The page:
So while enroute from California to Florida, I thought perhaps one way to still have access to relevant and timely content was to see what other podcasts I could access whenever we did have Wi-Fi.
Based on the recommendations from the Sailing and Cruising Facebook group, I decided to check out “On the Wind” presented by 59 North and in particular the episodes chronicling Matt Rutherford and Nicole Trenholm’s research activities. These fall into the following topics.
Microplastics - plastics that end up in the ocean are churned by the waves until they are ground into minute sizes that are eaten by fish. What are the implications to us as we also eat the fish that are ingesting these microplastics? According to an article from Ecowatch, it takes only 6 hours before billions of tiny particles spread through a scallops intestines, lodging in its kidneys, gills and muscles. This is enough knowledge to give pause the next time I place an order for scallops at a restaurant.
Citizen science - Sailing SV Delos also got into the action by participating in this research project tracking fish along the Atlantic Ocean to help scientists study migration patterns. I also came across another research project launching in 2021 in the Caribbean that we could participate in through Women Who Sail.
Climate change - cruising around the coasts of Greenland, ORP took measurements of warm water flows below the cooler waters. The data they are gathering will help scientists understand its impact on melting glaciers.
Glacier ocean mapping - one of the more intruiging expeditions will be undertaken in the next few years aboard their new vessel currently being refit in Annapolis. She happens to also be a schooner.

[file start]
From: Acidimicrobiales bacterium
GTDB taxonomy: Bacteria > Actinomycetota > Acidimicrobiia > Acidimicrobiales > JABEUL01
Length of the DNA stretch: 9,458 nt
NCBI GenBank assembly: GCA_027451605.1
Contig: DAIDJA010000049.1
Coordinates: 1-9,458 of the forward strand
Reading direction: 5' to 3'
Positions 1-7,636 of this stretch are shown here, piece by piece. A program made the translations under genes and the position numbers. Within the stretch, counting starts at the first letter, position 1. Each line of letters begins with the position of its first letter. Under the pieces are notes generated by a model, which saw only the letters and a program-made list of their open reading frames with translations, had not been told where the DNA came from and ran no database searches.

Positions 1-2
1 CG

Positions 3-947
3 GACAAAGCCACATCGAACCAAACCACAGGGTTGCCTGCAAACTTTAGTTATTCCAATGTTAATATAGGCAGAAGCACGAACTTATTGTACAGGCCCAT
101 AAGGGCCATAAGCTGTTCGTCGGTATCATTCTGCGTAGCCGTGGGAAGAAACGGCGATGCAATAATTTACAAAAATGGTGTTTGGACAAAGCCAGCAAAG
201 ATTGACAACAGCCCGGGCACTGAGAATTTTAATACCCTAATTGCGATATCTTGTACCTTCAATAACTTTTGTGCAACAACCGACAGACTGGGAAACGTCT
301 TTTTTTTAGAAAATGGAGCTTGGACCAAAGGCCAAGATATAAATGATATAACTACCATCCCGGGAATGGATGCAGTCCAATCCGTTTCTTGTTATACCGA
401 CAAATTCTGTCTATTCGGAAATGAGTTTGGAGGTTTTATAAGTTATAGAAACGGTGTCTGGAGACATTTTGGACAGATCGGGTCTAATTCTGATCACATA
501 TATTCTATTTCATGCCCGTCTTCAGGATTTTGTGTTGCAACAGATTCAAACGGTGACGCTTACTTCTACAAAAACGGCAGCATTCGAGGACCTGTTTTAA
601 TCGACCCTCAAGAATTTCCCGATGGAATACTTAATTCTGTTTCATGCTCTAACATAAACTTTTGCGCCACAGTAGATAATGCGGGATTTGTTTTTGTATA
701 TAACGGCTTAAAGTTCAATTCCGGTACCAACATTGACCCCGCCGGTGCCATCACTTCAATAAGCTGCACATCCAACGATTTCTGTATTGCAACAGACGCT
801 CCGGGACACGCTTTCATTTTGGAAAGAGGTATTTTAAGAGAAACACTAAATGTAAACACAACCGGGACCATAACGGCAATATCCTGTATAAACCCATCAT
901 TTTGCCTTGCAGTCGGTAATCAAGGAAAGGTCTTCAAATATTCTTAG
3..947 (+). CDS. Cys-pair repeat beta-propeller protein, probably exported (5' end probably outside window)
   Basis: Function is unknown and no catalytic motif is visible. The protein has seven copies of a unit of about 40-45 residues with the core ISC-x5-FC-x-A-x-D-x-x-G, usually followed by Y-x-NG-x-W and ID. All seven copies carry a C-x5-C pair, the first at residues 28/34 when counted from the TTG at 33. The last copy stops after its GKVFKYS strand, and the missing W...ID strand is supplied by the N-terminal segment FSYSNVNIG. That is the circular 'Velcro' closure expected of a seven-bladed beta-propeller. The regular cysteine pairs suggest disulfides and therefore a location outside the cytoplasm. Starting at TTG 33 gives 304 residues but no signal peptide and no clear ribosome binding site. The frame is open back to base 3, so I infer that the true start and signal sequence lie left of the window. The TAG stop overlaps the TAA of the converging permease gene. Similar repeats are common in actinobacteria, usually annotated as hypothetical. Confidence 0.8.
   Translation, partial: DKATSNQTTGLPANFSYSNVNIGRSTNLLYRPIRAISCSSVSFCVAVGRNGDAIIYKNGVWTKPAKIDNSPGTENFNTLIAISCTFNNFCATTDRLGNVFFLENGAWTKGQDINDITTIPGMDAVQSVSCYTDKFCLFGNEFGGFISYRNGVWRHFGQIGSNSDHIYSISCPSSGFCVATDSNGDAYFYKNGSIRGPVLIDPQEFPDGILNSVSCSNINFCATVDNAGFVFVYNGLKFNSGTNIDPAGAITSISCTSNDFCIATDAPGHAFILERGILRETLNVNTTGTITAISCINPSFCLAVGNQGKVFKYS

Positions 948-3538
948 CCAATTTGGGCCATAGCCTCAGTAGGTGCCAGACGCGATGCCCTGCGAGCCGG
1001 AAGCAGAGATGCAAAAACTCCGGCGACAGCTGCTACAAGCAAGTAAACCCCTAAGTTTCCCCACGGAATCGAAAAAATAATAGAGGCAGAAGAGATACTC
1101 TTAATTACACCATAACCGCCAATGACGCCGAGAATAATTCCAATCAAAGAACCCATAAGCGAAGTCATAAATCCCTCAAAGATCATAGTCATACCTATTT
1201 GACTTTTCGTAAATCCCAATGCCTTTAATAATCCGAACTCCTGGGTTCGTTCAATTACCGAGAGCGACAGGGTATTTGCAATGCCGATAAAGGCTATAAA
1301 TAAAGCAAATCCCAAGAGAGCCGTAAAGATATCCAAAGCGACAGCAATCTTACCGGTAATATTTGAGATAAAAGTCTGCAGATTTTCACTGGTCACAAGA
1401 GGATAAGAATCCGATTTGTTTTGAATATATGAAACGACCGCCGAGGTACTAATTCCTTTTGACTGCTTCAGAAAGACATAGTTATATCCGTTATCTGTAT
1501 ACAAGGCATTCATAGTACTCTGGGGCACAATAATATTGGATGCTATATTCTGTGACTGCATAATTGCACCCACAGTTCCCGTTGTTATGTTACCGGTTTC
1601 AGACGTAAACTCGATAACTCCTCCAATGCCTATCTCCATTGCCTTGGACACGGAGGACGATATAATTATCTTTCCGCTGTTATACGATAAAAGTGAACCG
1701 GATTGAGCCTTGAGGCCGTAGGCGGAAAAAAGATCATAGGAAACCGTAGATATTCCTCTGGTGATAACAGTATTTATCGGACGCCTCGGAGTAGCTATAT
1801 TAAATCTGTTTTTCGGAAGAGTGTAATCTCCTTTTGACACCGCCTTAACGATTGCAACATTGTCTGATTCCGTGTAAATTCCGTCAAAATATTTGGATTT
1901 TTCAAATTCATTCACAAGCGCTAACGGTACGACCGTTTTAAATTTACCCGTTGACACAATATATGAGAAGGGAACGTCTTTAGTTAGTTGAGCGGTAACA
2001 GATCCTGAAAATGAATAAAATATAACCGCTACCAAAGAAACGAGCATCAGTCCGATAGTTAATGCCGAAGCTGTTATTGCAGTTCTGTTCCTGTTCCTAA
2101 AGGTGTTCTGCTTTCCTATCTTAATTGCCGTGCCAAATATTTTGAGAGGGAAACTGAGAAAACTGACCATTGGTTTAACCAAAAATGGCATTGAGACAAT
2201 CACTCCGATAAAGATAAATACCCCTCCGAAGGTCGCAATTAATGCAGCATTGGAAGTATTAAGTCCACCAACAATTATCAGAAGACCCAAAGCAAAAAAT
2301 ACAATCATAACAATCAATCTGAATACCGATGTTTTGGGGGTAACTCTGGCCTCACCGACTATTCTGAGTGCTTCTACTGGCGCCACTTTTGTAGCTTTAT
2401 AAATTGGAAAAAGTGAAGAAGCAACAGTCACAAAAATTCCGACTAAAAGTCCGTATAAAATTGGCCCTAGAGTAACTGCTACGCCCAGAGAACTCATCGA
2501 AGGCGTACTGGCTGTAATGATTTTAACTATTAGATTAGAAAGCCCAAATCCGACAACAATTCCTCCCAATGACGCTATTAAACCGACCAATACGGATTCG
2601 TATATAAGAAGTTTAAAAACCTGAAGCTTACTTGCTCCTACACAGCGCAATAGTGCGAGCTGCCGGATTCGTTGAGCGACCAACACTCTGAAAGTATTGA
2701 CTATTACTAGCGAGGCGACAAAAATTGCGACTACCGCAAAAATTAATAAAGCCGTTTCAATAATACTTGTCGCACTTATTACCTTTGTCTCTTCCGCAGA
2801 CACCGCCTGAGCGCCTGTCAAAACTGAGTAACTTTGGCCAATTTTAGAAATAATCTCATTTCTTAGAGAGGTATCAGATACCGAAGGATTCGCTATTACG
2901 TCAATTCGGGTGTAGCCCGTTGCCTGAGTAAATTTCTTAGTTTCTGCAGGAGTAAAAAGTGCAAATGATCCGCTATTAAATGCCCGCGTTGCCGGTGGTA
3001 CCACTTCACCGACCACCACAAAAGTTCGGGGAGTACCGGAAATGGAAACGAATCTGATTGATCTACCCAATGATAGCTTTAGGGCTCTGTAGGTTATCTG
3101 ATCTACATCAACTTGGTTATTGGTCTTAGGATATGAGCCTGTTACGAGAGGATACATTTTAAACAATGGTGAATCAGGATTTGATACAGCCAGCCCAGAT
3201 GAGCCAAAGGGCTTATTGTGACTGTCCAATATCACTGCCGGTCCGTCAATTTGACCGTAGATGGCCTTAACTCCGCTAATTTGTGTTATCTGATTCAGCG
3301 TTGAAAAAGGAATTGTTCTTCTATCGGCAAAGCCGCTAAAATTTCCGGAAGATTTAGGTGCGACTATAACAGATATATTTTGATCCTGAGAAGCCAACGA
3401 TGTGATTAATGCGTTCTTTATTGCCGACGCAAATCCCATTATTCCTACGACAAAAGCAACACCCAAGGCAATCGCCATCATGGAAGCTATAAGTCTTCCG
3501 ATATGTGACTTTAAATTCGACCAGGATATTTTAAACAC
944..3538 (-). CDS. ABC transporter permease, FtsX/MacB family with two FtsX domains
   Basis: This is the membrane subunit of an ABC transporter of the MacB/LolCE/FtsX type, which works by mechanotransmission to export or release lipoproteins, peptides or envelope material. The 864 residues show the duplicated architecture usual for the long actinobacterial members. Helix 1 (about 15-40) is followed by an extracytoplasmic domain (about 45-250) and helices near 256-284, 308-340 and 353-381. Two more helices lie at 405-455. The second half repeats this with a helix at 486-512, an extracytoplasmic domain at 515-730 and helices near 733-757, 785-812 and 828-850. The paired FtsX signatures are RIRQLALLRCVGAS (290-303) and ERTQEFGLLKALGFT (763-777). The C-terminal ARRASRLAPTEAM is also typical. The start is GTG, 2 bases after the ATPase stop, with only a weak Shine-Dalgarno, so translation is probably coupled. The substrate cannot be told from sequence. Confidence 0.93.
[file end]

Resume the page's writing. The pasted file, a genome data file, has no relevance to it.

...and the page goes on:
Research vs Sailing?
I am both intrigued and inspired by the work being done by ORP. The idea that cruisers can collect data and information for science to better understand climate change for example is kinda cool.
Sailing under these auspices has its drawbacks however. Sometimes, they have to slow down and sacrifice average daily miles in order to collect better data. Sometimes, it means motoring for days instead of sailing.
Still, it is worth noodling over to see if there is something we can do in this effort, after all s/v Rachel J Slocum is certainly capable of these voyages to uncharted waters, and the knowledge can be had for a fraction of the cost of typical research science expeditions.
If you have an opportunity, check out the Ocean Research Project website or the Cruising World article which goes further into the life and work of Matt Rutherford.
Thanks for reading!
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